Five artists came together in this graphic novel to bring out five transgressive stories out in black and white. A fantastic experiment for me. On top of it, it was nominated for The Best Writer and The Best Cover in the Comic Con India 2013 awards!
This is a 100-page graphic novel with publishers Holy Cow Entertainment based out of Mumbai. I have already worked with them on an earlier project, a horror comic titled It’s a dog’s death. Comprising of five short comics, this anthology is a new take on a mythology figure who has become quite popular in recent times. Shiva, Rudra, Mahadeva, call him what you will. These stories were chosen to show his destructive and creative sides. They went a little out of my control and hence have become mystical. I really enjoyed writing these and even go back to reading them when I want some inspiration. The graphic novel will be black and white.
All five stories are inspired by readings of Linga Purana (the older form of Shiva Purana). The idea behind all the stories, whether its dialogue or art has been to break down boundaries, both of the story and of the graphic novel as a structure. Brahma’s fifth head explores the issue of incest and is written in verse form because rhythm touches the soul in a way language can never do. So you have poetry which was inspired by the Greek Furies in comic format. The blind spot is the story of Andhaka who is blind and consumes by the desire to see blood, so but so that he crosses all limits for sight. What happens when you get consumed by a desire? When it eats you up whole? What boundaries can you cross to get there? Prahlad’s dream even explores what happens when power gets to a god’s head and he becomes a weapon of destruction instead of mercy. Then there’s the Oedipal complex, where a son desires his mother. That’s in The Other Woman which also experiments with storytelling (it uses TV medium panels with a TV discussion and Narada as a TV Talk show host). In Goat Head, a king lets his daughter die because for him a status in society is more important and so brings about destruction for the civilization he holds dear. Here are some inside pictures of it.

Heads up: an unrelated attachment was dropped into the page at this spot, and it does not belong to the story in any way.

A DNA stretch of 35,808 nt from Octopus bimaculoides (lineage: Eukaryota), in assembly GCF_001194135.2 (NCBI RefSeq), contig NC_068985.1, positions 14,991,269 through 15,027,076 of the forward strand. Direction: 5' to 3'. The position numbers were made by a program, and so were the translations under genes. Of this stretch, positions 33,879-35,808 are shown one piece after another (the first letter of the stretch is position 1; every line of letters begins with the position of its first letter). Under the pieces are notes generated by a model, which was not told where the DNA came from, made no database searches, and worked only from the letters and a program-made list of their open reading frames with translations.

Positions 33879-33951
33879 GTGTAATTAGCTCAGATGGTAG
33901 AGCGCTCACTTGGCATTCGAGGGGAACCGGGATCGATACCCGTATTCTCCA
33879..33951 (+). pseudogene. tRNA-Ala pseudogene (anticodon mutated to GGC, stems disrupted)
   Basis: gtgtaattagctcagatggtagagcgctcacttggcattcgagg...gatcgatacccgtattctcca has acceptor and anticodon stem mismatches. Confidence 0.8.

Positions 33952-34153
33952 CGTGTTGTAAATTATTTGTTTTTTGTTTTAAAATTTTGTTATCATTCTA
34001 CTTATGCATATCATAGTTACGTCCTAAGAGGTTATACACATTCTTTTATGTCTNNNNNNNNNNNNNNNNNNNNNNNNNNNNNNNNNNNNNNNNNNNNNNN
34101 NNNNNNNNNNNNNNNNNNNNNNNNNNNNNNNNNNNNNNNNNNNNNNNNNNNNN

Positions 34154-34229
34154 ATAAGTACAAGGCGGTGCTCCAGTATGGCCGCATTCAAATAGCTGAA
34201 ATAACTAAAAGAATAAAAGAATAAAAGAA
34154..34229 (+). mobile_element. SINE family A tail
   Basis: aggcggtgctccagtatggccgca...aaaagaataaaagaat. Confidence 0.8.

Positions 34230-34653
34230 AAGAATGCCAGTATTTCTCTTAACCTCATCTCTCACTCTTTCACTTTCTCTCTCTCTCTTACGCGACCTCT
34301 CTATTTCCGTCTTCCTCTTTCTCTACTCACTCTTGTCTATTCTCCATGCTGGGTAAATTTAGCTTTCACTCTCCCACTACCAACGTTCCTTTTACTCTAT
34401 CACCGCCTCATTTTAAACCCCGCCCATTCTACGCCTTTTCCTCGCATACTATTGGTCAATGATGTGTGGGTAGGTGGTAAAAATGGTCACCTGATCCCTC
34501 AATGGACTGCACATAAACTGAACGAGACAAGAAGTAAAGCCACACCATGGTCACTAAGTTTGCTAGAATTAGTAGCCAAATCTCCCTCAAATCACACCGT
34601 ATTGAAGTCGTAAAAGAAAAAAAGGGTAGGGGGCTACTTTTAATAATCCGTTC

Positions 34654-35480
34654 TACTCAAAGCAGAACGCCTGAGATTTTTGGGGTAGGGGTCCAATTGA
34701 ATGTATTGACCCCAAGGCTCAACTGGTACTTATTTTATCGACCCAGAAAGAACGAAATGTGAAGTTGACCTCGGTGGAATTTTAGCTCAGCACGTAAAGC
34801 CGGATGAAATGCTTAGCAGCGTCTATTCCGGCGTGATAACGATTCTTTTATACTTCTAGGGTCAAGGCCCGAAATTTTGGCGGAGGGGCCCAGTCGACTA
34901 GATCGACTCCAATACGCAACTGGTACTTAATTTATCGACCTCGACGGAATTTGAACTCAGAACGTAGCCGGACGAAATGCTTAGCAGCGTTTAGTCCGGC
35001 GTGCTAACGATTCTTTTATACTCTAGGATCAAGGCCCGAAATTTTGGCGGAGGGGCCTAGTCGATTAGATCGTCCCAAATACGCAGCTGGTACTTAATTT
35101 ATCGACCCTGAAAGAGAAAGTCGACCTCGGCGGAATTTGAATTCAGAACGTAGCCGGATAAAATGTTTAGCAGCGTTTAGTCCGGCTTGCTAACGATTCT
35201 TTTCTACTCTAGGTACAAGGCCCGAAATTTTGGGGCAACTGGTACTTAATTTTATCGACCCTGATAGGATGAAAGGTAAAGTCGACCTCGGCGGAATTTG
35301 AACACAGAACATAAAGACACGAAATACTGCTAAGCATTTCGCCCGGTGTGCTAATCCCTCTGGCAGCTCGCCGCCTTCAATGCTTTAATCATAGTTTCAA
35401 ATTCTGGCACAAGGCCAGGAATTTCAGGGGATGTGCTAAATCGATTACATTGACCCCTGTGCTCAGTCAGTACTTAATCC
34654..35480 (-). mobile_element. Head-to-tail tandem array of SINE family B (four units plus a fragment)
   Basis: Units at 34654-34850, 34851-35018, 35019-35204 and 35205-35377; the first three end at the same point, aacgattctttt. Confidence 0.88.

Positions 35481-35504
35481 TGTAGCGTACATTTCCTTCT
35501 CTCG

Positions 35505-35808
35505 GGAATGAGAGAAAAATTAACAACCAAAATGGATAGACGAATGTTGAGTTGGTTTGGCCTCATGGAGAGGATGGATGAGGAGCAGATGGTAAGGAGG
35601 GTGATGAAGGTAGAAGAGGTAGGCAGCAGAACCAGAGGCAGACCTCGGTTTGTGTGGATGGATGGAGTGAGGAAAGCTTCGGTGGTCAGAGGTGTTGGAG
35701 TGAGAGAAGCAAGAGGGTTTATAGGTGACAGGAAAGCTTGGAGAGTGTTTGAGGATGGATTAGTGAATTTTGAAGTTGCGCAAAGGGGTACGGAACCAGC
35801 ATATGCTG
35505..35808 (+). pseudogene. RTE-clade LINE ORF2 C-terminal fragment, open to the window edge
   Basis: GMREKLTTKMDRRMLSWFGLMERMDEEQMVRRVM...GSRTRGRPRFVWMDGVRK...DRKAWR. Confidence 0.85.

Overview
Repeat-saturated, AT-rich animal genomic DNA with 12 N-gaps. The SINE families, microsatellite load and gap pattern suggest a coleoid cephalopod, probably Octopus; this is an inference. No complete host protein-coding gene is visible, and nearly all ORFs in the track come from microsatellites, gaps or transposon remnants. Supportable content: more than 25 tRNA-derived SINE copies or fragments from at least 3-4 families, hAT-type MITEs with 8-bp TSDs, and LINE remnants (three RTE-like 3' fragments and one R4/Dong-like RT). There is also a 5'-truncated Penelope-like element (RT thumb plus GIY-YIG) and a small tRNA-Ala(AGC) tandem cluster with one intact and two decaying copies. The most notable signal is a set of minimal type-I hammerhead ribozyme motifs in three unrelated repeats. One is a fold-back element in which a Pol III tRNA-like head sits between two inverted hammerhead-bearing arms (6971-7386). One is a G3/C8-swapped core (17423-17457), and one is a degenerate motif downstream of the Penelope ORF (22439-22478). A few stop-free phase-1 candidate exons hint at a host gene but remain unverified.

“Different from conventional stories, good and evil are a lot more subjective in this book and it is not always about what is right, and sometimes it is about what is necessary. There are lessons and ideas to ponder, all of which is the mark of a good story.” – Bleeding Cool, UK
“The Skull Rosary comes as a breath of fresh air….Five stories – each exploring ideas of wrath, revenge, lust and incest – proved to me that some mythological tales not only introduce us to characters who are heroes but also urge us to question prevalent societal rigidity which chooses to quote religion for shaming anything remotely ‘unnatural’.” – Bangalore Mirror
“The Skull Rosary shines light on Shiva’s solutions to transgressions be it by a God or a human, explores taboo subjects and provides a perspective on the humane emotions experienced by a God” – The New Indian Express
“Curiosity about the darker side of Shiva, prompted author Shweta Taneja to explore the story of The Skull Rosary.” – Mid Day
‘The black and white art is beautiful and quite gory. The stories themselves are well written and presented in dark and twisted glory without any apology. ….A very entertaining read without a doubt..” – Sagnik on Goodreads
“This is one of the most well researched,written and inked graphic novel that has come out of the maturing indian graphic novel market.” – Mrugank on Amazon
The thing that surprised me most was the use of swear words in a graphic novel. If I remember correctly, I haven’t seen language like this used in any other comic series or graphic novel of an Indian origin. – Devang on Amazon
The book was launched in the Mumbai Comic Con. Check out the video here.